Winterport’s Mike Bordick is back in professional baseball fulltime.
Bordick, who set the major league record among shortstops for consecutive errorless games with 110 in 2002, was hired by the Toronto Blue Jays to be their first roving minor league infield instructor.
Toronto was the last of the four teams he played for during his 1,720-game major league career. He retired in 2003 and hit .260 over his 14 seasons with 1,500 hits and 626 runs batted in.
“It’s great to be back in the game, working with kids,” said the 43-year-old former University of Maine star, who had coached baseball at the Boys’ Latin School in Baltimore, Md., where he still has a home.
Bordick explained that he spends 20 days a month on the road during the season.
He is currently in Lansing, Mich., with the Blue Jays’ Midwest League (Class A) affiliate, the Lansing Lugnuts.
The Jays also have teams in Las Vegas (AAA), Manchester, N.H. (AA), Dunedin, Fla. (Class A and Rookie League teams) and Auburn, N.Y. (A).
“I usually spend three or four days in each city working with the infielders,” said Bordick.
In addition to working with them on their fielding, he also tries to help them by sharing some of his experiences.
“Hopefully, I can prepare them for what’s down the road,” said Bordick, who retired in 2003.
He feels the Blue Jays have a good crop of infielders who are “eager to learn. They want to get better.”
Bordick admitted that it is difficult being away from wife Monica and their six children.
“Obviously, that’s always been the toughest thing for me,” said Bordick. “But in order for me to stay in the game and be involved, I had to get back in there before it’s too late. This job has allowed me some flexibility. I’m home 10 days a month. It’s a lot better than being away for seven months.”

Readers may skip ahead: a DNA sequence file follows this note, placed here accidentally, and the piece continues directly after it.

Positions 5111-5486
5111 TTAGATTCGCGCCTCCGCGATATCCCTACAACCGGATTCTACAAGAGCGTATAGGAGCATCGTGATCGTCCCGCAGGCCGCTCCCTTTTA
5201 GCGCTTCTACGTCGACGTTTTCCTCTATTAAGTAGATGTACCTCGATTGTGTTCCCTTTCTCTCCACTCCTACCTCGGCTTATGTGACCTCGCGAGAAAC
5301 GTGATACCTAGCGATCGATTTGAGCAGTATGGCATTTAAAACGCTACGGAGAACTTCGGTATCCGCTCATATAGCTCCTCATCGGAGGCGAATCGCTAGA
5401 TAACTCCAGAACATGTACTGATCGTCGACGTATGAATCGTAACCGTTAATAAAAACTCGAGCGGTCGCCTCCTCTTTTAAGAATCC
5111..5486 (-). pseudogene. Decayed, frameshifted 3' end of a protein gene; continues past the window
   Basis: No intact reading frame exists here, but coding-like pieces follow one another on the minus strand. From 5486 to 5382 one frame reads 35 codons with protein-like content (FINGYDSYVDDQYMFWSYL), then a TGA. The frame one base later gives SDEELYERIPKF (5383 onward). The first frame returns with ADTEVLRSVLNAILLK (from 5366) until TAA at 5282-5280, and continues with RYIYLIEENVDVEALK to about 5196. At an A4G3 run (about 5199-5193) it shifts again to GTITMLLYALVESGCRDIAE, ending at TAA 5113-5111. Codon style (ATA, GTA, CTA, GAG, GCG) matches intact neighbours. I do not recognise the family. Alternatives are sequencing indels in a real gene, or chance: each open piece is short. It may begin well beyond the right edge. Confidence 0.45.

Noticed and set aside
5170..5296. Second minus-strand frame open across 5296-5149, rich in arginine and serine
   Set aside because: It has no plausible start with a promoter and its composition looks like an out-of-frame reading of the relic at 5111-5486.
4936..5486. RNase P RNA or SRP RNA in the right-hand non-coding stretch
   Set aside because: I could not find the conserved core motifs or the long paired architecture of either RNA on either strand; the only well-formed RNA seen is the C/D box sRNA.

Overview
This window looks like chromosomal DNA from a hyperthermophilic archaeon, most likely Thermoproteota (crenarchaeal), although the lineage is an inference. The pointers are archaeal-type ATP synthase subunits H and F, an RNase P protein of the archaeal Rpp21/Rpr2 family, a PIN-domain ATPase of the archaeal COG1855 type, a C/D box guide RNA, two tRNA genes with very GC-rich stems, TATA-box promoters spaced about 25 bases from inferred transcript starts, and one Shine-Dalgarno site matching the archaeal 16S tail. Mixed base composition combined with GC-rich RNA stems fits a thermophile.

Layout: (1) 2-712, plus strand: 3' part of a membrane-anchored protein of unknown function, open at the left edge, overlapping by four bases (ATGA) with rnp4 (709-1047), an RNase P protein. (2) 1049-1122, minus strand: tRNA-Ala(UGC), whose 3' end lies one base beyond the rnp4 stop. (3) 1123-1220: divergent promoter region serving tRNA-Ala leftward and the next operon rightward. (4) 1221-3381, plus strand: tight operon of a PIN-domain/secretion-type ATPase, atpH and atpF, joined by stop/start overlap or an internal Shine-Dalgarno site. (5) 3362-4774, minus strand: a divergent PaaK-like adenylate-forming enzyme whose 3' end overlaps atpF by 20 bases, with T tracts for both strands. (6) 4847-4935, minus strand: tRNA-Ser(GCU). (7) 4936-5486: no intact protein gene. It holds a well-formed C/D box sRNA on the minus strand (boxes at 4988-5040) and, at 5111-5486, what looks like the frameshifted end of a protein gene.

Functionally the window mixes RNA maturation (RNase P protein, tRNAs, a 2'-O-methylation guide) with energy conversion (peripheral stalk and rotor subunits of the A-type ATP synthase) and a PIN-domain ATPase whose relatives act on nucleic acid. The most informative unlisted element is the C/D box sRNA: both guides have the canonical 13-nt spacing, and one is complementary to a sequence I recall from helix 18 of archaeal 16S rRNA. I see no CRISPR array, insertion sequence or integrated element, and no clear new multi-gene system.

He also noted that his children are “pretty excited I’m back in [pro] baseball.”
Bordick said he gets to dictate his schedule unless Blue Jays director of player personnel Dick Scott of Ellsworth sends him to address a need.
“If some infielders are scuffling, he may have me spend seven days helping them out,” explained Bordick.
He said baseball is in the process of undergoing a “huge change” by “getting back to basics.”
“The elements of bunting, moving base-runners and running the bases [properly] are coming back,” said Bordick. “Every team had been counting on the three-run homer, it had become such a power game. But steroids are such a big issue, power numbers are going to diminish. So the game will go back to where it was.”
He said the focus on offense has caused defense to “take a big hit.
“Teams aren’t taking time to work on defense. But it’s a crucial element. The Blue Jays want their [minor leaguers] to be able to catch the ball or they won’t be there [in Toronto]. They’ve got an aggressive mindset toward defense,” said Bordick.
He said he was surprised at Manny Ramirez’s substance abuse that led to his 50-game suspension because of the intense media scrutiny that has confronted previous steroid users like Alex Rodriguez.
“He’ll take such a hit, personally. I don’t know how it will affect him psychologically. He will face constant bombardment from the media,” said Bordick. “There’s also the health risk. These guys are looking for the pot of gold at the end of the rainbow but what impact will it have on their health?”